Tax experts call on Government to rewrite new laws allowing tax-avoiding companies to bid on NHS contracts

'We need completely new rules because the way the existing ones are written almost seems like they are not meant to work'

Tax experts are calling on the Government to rewrite the laws around tax-avoiding companies bidding for state contracts after The Independent revealed that NHS managers were reversing bans on healthcare firms that use offshore havens.

Prem Sikka, professor of accounting at Essex University and one of Britain’s leading experts on tax avoidance, said the issue went far wider than the NHS.

He said: “To great fanfare, in 2013 the Government brought in legislation to keep tax-avoiding companies out of all government departments but the wording was so vague as to have absolutely zero effect.” The policy was announced by the Chancellor, George Osborne, in his March 2013 Budget.

However, the July 2013 notice “Procurement Policy Note: Measures to Promote Tax Compliance” is worded so it only bans companies that have unspent criminal convictions for tax offences or have had their tax returns successfully challenged under the so-called anti-abuse rules.

In reality, Professor Sikka said, hardly any tax-avoiding firms are ever successfully challenged or convicted because they are carefully advised by large accounting firms on how to arrange their tax strategies without breaking the law.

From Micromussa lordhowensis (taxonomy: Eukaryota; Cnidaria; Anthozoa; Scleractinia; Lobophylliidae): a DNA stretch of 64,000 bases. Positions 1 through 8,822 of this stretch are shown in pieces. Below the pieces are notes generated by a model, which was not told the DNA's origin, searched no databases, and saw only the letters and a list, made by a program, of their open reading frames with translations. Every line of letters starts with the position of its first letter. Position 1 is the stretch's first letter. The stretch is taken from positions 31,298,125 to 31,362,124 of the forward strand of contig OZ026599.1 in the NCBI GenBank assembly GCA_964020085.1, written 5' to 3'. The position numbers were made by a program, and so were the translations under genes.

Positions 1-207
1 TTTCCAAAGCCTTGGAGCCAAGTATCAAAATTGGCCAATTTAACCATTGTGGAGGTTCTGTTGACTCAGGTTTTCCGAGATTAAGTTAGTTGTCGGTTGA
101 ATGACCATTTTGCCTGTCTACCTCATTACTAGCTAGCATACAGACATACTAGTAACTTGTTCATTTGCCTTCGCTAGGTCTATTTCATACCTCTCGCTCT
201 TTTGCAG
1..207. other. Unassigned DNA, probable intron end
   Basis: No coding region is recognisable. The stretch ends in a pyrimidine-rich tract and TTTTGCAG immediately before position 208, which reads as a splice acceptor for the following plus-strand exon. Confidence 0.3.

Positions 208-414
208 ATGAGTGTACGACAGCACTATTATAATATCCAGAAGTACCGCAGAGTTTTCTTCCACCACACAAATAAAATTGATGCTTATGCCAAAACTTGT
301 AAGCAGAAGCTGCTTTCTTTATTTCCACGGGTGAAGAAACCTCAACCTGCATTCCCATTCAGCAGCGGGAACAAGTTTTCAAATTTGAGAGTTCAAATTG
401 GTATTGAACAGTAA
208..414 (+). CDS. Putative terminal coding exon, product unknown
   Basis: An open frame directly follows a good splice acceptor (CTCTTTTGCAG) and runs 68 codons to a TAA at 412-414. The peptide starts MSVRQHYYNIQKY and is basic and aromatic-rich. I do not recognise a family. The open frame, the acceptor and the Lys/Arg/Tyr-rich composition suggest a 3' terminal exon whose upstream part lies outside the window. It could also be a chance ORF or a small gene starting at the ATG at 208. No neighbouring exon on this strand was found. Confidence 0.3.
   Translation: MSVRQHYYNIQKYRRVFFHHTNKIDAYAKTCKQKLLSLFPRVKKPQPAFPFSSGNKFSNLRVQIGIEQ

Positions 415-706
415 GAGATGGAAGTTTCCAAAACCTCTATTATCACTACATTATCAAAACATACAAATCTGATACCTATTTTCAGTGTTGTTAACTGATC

“Even if there are legal challenges, they tend to take on average a decade to go through the system, by which time the companies are being run by a new generation of executives who say: ‘this was nothing to do with us’,” Professor Sikka said. 

“We need completely new rules because the way the existing ones are written almost seems like they are not meant to work.”

Other big gaps in the 2013 law include the fact that it only covers central government contracts and is restricted to contracts of more than £5m and the bidders only have to “self-certify” that they are tax compliant.

The Independent revealed yesterday how NHS clinical commissioning groups were being forced to strike out legal clauses banning tax avoiders for fear of being sued.

The issue is of growing importance due to the rapid growth in contracting out NHS services to the private sector. Figures out this week show private firms have won NHS clinical contracts worth £5.5bn since the 2013 implementation of the Health and Social Care Act, which stipulated that all new NHS contracts be put out to tender.